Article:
BBL facing 'fork in the road': Khawaja

·2-min read

Brisbane Heat captain Usman Khawaja believes Cricket Australia is facing a crucial time for the future of the Big Bash League as cashed-up overseas competitions take off.

South Africa's new T20 league, which is set to start in January in direct competition to the BBL, has received a huge funding boost with reports owners of Indian Premier League franchises have successfully bid to buy the competition's six teams.

A six-team T20 competition in the oil-rich United Arab Emirates is also scheduled to take place in January.

The emergence of those rival leagues has Khawaja concerned the BBL will get left behind unless Cricket Australia look to privatise the competition and allow investors to buy their way into franchises.

"I really feel like there's a fork in the road in the next year or two," Khawaja said.

"There's a lot of cogs that make the decisions but personally you shouldn't be afraid of moving the game forward even if that means that you let go a little bit on the reins.

"I come from the point of what's best for cricket.

"Privatisation - if it takes five years, six years, whatever to come - I might not be involved in the game, particularly. I won't be playing. It's not going to affect me.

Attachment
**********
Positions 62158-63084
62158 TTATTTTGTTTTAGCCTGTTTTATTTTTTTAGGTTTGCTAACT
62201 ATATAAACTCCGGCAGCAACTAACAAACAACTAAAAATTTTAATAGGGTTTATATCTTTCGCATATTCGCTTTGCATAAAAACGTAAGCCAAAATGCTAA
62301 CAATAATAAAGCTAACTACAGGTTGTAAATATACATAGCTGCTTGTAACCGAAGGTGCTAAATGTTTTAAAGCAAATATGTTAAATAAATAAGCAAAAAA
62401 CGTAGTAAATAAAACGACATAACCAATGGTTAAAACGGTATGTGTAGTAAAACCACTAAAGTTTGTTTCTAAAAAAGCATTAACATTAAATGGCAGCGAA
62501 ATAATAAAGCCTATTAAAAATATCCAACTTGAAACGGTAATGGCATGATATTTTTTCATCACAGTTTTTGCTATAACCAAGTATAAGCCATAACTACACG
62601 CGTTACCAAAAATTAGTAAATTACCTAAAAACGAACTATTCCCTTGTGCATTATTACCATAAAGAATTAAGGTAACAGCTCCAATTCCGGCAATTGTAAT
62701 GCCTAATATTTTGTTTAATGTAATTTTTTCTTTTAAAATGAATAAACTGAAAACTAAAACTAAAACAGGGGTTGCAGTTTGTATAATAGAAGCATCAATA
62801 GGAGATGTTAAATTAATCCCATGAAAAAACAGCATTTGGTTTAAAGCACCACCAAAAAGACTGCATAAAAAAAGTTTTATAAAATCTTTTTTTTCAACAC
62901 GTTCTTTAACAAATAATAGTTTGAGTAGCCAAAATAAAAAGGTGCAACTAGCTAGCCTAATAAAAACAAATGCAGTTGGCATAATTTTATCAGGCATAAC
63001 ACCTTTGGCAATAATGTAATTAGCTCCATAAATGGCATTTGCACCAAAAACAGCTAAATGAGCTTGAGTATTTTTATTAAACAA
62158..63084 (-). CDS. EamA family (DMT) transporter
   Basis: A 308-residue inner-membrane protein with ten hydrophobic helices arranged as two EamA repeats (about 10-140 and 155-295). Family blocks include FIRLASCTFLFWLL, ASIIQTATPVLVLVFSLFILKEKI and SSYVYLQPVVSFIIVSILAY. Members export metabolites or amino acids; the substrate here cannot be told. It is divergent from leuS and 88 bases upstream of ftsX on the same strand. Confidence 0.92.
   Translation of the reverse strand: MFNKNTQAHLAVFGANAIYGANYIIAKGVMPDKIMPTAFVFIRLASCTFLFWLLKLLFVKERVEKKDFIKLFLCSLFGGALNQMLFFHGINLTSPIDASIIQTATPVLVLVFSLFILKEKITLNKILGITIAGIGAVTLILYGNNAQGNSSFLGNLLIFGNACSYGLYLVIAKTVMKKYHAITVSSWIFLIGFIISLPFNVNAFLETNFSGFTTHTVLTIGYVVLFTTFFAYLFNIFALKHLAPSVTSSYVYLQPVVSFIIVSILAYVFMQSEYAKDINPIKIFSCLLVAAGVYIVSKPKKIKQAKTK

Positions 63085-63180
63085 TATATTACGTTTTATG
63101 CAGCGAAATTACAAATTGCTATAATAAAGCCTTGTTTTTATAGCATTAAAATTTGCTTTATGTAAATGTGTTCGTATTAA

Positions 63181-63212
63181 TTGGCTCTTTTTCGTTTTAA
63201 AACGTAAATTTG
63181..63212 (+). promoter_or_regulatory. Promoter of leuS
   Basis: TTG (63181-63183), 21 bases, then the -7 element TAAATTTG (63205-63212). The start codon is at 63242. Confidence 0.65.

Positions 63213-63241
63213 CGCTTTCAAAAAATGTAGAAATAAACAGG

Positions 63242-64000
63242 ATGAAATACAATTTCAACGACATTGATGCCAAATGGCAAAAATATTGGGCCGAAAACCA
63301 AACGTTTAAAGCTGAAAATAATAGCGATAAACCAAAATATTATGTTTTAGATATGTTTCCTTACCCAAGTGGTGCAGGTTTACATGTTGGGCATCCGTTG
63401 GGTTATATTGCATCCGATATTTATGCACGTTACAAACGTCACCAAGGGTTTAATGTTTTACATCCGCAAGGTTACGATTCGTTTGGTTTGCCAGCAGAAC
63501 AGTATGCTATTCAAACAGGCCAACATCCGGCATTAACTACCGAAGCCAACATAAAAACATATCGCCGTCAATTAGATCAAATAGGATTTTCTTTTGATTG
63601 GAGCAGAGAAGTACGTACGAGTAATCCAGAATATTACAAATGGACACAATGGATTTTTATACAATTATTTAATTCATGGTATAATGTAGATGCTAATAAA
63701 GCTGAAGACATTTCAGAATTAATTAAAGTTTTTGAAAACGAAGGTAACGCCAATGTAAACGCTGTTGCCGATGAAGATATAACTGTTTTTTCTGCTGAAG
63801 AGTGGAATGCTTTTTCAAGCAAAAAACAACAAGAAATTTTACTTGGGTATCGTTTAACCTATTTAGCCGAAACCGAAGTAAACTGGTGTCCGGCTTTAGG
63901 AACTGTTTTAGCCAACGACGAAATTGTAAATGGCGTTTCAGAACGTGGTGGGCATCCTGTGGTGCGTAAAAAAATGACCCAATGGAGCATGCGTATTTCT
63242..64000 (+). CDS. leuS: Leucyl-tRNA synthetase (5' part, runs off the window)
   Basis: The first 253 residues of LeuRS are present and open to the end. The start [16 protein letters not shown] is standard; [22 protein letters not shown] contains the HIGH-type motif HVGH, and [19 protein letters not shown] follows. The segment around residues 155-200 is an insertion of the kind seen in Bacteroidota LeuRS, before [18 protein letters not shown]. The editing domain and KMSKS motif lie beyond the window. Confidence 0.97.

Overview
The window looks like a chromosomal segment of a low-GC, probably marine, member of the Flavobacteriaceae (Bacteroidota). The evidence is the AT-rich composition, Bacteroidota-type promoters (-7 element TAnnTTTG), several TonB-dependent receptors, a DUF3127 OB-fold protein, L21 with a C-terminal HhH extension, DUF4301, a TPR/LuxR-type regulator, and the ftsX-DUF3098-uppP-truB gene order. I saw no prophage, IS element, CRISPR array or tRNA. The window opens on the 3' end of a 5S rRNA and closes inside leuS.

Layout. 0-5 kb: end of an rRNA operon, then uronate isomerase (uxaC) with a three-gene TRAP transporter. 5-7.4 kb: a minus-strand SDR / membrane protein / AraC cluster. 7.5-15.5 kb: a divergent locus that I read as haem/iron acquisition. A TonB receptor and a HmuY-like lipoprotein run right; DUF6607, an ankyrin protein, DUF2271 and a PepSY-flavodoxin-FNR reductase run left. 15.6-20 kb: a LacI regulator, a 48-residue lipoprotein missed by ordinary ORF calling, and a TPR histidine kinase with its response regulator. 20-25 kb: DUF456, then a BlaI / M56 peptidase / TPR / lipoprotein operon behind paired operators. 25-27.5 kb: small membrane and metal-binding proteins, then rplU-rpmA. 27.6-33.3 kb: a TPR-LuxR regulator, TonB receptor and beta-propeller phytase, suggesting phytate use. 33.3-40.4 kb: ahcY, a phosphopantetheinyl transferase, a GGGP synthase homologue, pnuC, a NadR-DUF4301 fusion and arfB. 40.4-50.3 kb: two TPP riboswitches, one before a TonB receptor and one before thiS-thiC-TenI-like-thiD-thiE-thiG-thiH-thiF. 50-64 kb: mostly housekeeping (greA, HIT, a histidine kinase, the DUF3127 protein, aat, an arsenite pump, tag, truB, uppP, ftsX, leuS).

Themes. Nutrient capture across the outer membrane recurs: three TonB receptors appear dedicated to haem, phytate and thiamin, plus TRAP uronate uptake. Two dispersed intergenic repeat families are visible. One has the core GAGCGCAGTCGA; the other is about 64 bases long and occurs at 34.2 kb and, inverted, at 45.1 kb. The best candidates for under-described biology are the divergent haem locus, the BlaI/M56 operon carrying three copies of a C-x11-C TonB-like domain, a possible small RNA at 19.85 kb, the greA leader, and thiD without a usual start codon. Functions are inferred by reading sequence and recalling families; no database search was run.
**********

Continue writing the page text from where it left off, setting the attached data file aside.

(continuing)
"I'm not doing it from a personal point of view.

"I just think that's what is best for the game of cricket, to make it bigger, to make it better, for the Big Bash to grow.

"That is the easiest way to bring in that extra bit of financial remuneration for players ... to allow it to grow."

Khawaja said he'd spoken to overseas players who had not nominated for the upcoming BBL draft because they would instead choose to stay home over Christmas and then play in the UAE competition.

The Australian Test opener said if the BBL doesn't find a way to keep pace with rival leagues, it would only be a matter of time before it wasn't just the best overseas talent that the competition was unable to attract.

"The most important thing are the players," he said.

"That's what attracts fans. Not so much rule changes, innovations.

"If you're going to have 14 games like the IPL, the money's got to match, something similar, to get them over because we're asking them to come over during Christmas time, the holiday period, away from their family.

"Even for the players here, the local players, if the leagues start coming up in UAE, South Africa, wherever, what if a local player starts thinking 'well, I'm getting paid twice as much money to go play over there, why would I stay here in the Big Bash?'

"These are the questions we have to ask ourselves."

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